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Dress for Success

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It is said that a person should ‘dress for success’. In the business world, this saying is interpreted to mean that a person should dress in a manner that inspires people to view them as being ultra-confident and super-successful in their field. For example, if a specialist surgeon dressed in slip-slop sandals, a tattered track pants and a faded sweatshirt, people would be unlikely to afford him the same respect, at the first encounter, as they would have had he been dressed more formally.

The reality of the matter is that a person’s dressing not only has a direct effect on how others perceive him, but it also has a remarkable influence on one’s own mindset, attitude, behaviour and even mental performance (known as clothed cognition) – as confirmed by numerous studies.

In one study, some participants were made to wear a white coat and then take a test that would indicate their power of selective attention. Before taking the test, they were told that the coat was a scientist’s lab coat. A second group took the same test, but did so while dressed in their usual clothing. Interestingly enough, the group that wore the white coat made 50% less errors on the test compared to the group in ordinary clothing. The reason – they associated the white lab coat with intelligence, knowledge and competence, and this actually boosted their performance as they felt more confidence.

Likewise, studies have indicated that schools which enforce a uniform enjoy better standards of behaviour and discipline than schools which have no dress code. In other words, when students are made to outwardly comply and conform by dressing in a prescribed manner, then their mindset, to a certain degree, is already one of compliance and conformity.

In yet another study, a group of women were handed Prada handbags and were instructed to use them for a certain period of time. Another group of women were given ordinary handbags to use for the same period. It was then observed that the women with the Prada handbags experienced a noticeable shift towards selfish behaviour. Specifically, they were less likely to spend money in charity - unless they stood to gain recognition. Similarly, they exhibited impaired levels of self-control.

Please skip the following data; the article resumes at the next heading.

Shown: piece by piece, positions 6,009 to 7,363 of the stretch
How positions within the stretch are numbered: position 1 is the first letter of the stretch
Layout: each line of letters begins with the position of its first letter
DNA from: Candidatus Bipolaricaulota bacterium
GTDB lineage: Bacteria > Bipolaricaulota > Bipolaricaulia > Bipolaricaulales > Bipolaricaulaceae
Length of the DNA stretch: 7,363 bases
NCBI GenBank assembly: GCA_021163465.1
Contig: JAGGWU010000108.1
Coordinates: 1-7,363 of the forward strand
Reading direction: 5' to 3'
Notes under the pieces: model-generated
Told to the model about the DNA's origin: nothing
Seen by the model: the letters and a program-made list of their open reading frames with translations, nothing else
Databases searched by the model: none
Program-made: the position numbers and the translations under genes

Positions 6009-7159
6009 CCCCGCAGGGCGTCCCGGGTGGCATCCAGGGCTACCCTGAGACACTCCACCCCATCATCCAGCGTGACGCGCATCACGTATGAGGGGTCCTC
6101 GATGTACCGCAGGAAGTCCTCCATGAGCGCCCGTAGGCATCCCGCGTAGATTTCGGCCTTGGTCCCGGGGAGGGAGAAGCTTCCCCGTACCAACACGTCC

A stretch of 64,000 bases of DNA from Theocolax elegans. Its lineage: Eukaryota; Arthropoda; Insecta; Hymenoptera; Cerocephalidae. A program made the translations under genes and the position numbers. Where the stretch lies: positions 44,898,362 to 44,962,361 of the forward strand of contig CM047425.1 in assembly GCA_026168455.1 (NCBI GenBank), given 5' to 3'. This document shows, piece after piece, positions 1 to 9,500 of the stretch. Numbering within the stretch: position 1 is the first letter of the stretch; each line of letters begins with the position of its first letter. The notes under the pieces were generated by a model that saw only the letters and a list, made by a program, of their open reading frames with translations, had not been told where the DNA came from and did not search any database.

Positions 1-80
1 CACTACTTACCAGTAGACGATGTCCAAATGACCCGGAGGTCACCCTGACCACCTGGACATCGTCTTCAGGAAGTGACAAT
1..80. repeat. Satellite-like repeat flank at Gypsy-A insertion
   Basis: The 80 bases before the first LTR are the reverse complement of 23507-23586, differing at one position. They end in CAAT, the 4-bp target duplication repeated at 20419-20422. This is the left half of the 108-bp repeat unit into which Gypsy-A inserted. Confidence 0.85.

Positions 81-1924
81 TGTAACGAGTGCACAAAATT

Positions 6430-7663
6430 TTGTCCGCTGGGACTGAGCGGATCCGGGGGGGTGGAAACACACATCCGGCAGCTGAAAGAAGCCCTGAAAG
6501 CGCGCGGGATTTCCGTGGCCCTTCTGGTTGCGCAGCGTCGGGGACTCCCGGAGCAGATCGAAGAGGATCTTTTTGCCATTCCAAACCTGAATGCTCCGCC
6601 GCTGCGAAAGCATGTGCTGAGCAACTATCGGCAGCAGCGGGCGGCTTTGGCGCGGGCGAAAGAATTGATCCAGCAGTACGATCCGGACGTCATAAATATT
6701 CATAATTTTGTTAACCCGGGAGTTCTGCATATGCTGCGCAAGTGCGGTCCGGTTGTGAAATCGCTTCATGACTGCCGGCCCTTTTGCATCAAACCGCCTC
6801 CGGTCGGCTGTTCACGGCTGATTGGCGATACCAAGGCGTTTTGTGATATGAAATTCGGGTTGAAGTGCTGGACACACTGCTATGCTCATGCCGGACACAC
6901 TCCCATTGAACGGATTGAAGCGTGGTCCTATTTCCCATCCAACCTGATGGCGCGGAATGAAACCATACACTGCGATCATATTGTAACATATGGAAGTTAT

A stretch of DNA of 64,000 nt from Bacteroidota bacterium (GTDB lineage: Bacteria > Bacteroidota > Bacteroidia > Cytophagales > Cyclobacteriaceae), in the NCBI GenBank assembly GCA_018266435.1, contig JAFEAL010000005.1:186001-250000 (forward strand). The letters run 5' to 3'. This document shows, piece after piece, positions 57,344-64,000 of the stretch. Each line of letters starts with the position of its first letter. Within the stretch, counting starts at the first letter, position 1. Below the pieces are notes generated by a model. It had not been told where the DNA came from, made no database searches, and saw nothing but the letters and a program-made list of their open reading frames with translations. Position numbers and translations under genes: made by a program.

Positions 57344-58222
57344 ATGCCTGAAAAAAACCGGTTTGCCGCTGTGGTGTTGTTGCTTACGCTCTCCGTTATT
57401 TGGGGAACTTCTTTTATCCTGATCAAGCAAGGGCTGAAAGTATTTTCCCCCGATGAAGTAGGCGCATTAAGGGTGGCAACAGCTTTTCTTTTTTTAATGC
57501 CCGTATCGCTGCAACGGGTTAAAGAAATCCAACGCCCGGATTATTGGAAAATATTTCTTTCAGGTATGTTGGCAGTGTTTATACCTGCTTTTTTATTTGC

All these studies indicate the same thing – the way we dress and appear affects the way we think and behave.

As discussed previously, one of the guidelines regarding clothing is that a Muslim should not dress in the styles and fashions of the disbelievers. Rasulullah (sallallahu ‘alaihi wasallam) has warned us saying, “The one who emulates a people will be counted among them (in the sight of Allah Ta‘ala).” (Sunan Abi Dawood #4033) This is indeed a severe warning for any Muslim – especially the one who adopts such an appearance that he/she cannot even be distinguished from a non-Muslim and recognized as a reciter of the kalimah!

Nevertheless, over and above the impermissibility of emulating the ways and fashions of the disbelievers is the dangerous effect that these styles and fashions have on our imaan, attitude and behaviour. When a person emulates the fashion, dress and style of non-Muslim sports stars, celebrities or fashion icons, many of whom are atheists or even Satanists, then how can he ever expect his imaan and Islamic identity to remain intact and unaffected? How can he hope to remain uninfluenced by the indecency and irreligiousness which is intrinsic in these icons and their styles?

On the contrary, as impious and imperfect as we may be, if we at least dress in the garb of the pious, it will hopefully motivate us to improve ourselves and will act as a constant reminder that we are Muslims, urging us to behave as such. It is for this reason that many European countries, in an effort to suppress Islam and strip Muslims of their Islamic identity, have banned the burqa’, niqaab etc. as they fear the powerful effect of the Islamic appearance.

Harness the power of appearance and dress for success – dress like a person on the path to paradise.